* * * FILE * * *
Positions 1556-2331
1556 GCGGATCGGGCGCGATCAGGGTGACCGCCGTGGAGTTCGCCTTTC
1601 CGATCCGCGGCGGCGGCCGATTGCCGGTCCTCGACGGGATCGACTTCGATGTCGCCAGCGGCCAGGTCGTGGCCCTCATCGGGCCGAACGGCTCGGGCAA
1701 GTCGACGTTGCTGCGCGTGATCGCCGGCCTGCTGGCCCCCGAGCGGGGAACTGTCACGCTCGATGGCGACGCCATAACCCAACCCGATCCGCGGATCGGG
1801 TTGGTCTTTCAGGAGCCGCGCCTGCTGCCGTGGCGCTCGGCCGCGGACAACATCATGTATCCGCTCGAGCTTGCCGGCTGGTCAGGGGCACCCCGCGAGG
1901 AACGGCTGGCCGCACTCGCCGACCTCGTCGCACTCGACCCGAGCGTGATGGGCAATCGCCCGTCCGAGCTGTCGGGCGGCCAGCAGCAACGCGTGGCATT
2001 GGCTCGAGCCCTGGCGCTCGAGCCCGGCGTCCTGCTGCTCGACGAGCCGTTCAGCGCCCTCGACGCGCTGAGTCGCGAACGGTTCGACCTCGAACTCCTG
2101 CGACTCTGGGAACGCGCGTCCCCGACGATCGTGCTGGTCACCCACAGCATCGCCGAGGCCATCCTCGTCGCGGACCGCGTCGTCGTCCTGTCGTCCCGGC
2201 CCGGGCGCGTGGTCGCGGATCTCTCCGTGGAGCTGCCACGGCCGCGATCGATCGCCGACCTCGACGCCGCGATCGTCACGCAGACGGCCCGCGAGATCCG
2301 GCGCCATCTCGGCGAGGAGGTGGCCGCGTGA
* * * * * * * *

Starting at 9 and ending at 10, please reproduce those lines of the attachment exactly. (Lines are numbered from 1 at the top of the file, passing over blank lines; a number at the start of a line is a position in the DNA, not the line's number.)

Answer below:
2201 CCGGGCGCGTGGTCGCGGATCTCTCCGTGGAGCTGCCACGGCCGCGATCGATCGCCGACCTCGACGCCGCGATCGTCACGCAGACGGCCCGCGAGATCCG
2301 GCGCCATCTCGGCGAGGAGGTGGCCGCGTGA